New variant Creutzfeldt-Jacob disease (nvCJD)
A new variant of Creutzfeldt-Jakob disease was described in the United Kingdom in 1996. The agent is considered to be the same as that causing bovine spongiform encephalopathy, a disease that emerged in the 1980s and affected thousands of cattle in the United Kingdom and other, mainly European countries.
The first outbreaks of Ebola haemorrhagic fever occurred in 1976 and the discovery of the virus was reported in 1977. Cases reported to WHO up to June 1997 indicated a case-fatality rate of over 70%. A major outbreak in Uganda in 2000 was thought to be associated with spread of the virus by soldiers moving across the country.
This virus was identified in 1989, and is now known to be the most common cause of post-transfusion hepatitis worldwide. So far, up to 3% of the world population are estimated to be infected, among whom 170 million are chronic carriers at risk of developing liver cirrhosis and/or liver cancer.
First recognised in 1973, rotavirus is the most common cause of childhood diarrhoea worldwide. 20% of all diarrhoeal deaths and 5% of all deaths in under-5 year olds are due to rotavirus.
Although the Acquired Immune Deficiency Syndrome (AIDS) was recognised in 1981, the causal virus, HIV, was first isolated in 1983. It is estimated that, since the start of the epidemic, 30.6 million people worldwide have become HIV-infected and nearly 12 million have died from AIDS or AIDS-related diseases.
In addition to the emergence of new infectious diseases, many old diseases that had previously been under control are starting to appear in increased numbers or in previously unaffected populations.
Resurgence of infectious diseases can occur because of any of the following reasons:
- changes in social or environmental conditions,
- failure to maintain immunisation programmes,
- increased drug resistance
Drug resistance is currently an increasing problem for a number of diseases worldwide, and we are often in a race to develop new treatments faster than the pathogens can develop resistance.
Since the mid-1980s there has been a major resurgence of diphtheria in several countries of Eastern Europe, which had previously been progressing towards elimination of the disease. In 1993, 15,211 diphtheria cases were reported in Russia and 2,987 cases in Ukraine. The main reason for the return of diphtheria in these countries was a decreased immunisation coverage due to an irregular supply of vaccines and large-scale population movements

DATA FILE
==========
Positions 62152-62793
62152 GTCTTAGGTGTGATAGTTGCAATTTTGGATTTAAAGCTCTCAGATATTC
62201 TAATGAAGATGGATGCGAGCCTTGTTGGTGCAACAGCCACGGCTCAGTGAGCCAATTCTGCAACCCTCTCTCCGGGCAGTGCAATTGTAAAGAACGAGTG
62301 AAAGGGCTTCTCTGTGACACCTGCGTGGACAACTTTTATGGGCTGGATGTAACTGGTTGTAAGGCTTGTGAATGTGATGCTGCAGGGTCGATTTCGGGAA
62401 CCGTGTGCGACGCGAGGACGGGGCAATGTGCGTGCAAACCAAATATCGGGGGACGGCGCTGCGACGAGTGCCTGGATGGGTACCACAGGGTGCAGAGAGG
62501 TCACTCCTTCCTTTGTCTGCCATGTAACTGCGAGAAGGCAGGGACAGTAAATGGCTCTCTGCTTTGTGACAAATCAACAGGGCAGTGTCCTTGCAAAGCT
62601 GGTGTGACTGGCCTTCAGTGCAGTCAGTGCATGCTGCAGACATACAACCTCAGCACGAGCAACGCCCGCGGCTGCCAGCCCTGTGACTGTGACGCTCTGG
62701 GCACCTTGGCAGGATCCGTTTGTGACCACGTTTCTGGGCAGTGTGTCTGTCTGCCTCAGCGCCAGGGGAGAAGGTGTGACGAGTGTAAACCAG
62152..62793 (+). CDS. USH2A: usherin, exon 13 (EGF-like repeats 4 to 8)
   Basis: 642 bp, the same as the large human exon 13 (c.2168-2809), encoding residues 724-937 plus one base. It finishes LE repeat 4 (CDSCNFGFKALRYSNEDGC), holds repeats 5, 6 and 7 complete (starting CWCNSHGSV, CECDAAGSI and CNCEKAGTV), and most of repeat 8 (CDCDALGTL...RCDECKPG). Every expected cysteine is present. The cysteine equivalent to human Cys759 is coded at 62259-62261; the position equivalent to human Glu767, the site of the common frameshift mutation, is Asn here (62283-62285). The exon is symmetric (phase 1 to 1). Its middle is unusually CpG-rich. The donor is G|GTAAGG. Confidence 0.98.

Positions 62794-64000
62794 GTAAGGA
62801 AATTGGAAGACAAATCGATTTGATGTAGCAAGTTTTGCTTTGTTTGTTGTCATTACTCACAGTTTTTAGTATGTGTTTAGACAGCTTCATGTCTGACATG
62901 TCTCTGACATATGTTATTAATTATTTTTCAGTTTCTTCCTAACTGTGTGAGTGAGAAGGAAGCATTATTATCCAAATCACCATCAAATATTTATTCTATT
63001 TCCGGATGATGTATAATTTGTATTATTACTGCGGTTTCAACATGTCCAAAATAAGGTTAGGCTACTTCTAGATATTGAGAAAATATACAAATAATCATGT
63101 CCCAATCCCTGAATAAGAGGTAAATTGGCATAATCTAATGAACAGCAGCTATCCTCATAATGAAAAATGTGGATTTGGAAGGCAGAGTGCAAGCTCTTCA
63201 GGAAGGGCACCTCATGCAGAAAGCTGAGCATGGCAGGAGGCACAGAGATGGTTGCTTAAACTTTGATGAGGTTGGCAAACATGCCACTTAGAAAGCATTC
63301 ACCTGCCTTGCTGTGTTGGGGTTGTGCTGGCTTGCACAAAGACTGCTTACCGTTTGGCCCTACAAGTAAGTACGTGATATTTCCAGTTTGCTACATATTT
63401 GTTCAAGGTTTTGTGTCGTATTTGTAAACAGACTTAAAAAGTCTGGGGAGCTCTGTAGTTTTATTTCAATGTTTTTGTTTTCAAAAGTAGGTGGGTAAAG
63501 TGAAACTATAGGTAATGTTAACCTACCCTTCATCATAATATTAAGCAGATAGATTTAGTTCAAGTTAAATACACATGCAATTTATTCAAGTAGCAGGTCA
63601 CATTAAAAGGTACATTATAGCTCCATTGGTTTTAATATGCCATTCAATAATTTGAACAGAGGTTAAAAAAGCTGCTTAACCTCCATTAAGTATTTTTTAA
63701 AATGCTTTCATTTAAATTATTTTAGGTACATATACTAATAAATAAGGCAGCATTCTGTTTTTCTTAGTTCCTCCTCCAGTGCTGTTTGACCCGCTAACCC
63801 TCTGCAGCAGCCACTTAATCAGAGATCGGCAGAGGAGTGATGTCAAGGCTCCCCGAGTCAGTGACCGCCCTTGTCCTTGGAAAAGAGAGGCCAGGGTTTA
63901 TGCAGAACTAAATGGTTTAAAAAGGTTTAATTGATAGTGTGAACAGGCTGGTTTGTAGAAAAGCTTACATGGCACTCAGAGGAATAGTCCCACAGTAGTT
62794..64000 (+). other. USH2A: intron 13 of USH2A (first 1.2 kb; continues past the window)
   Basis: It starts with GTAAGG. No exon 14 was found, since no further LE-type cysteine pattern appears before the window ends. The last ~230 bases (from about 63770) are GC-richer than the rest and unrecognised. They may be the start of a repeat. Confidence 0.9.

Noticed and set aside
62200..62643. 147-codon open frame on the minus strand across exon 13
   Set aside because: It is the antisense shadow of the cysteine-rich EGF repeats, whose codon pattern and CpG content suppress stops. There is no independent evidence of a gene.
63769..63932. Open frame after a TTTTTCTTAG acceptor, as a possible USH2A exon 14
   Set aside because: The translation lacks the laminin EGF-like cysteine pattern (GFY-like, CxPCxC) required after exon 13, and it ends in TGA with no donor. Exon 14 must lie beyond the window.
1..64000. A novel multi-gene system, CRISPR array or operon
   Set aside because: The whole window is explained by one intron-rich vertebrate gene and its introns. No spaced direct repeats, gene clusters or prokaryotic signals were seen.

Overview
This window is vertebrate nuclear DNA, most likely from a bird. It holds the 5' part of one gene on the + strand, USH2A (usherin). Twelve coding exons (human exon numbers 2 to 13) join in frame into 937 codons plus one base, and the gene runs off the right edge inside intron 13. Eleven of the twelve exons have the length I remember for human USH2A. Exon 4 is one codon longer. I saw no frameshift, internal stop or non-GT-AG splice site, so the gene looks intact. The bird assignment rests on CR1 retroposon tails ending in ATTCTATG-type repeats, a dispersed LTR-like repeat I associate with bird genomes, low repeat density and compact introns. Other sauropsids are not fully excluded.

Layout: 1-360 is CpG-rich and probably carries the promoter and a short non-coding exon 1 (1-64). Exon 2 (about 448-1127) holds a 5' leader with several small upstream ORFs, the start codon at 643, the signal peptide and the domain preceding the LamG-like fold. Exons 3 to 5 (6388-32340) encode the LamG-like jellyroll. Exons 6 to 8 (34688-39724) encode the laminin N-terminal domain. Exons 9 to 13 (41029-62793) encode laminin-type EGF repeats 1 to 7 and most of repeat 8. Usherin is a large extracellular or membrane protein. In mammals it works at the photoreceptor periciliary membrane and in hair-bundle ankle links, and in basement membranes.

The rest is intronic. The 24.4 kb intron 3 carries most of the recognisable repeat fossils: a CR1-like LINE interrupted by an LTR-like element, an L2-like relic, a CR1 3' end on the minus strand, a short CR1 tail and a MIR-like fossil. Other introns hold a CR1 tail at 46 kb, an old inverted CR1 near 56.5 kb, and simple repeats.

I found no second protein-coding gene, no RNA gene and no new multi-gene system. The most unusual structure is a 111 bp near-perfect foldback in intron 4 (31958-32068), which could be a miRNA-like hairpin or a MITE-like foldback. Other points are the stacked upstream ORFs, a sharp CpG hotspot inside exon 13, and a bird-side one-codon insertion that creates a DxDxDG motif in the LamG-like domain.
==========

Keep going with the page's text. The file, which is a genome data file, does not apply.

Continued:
(Galazka et al 1995).
Mortality and morbidity rates from tuberculosis (TB) in industrialised countries declined during most of the 20th century. However, from the mid-1980s onwards, many of these countries have seen an important increase in the incidence of TB. This is mainly due to a decline in TB control programmes, the increased incidence of multi-drug resistance TB and the effect of the HIV epidemic (Grange 1998).
Potential for prevention and control
The mechanisms involved in many infectious diseases are well understood, from the molecular aspects of the infectious agent to the demographic characteristics of host populations. This level of understanding has enabled potentially very effective prevention and control measures to be developed for some infectious diseases.
With efficient intervention strategies and the advent of national public health agencies, elimination of specific infectious diseases has become feasible. In some cases, there has even been the possibility (or reality) of global eradication.
Following the successful WHO programme for the global eradication of smallpox through vaccination, the last naturally acquired case of this disease occurred in October 1977 in Somalia.
The countries of the Western Hemisphere have set a target for the elimination of measles by the end of the year 2005.
Polio and guineaworm are now also on the verge of eradication, after intensive, globally co-ordinated programmes. Strategies to immunise millions of children on the same day have resulted in few countries now reporting cases due to wild poliovirus.
Infectious disease epidemiology
In epidemiology, we are interested in describing and explaining the distribution of diseases in populations. The distribution of an infectious disease depends on the transmission of the infectious agent within the host population.
This is a dynamic process, which is influenced by characteristics of the specific infectious agent, characteristics of the host population and characteristics of the relationship between the infectious agent and the host.